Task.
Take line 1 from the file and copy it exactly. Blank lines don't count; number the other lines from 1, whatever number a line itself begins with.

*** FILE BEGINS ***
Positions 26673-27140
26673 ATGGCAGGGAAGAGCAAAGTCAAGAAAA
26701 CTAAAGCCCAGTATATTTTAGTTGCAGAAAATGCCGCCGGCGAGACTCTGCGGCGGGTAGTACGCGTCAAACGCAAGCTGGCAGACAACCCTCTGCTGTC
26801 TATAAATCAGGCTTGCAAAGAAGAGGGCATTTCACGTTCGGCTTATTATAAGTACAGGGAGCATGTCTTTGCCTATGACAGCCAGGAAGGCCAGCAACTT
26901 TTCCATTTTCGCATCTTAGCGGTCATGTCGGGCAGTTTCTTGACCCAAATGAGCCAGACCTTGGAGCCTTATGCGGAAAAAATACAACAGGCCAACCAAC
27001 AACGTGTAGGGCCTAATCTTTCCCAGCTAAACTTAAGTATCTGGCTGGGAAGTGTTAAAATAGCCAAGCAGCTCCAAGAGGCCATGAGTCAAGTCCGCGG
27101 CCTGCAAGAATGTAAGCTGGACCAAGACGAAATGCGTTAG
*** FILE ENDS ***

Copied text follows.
Positions 26673-27140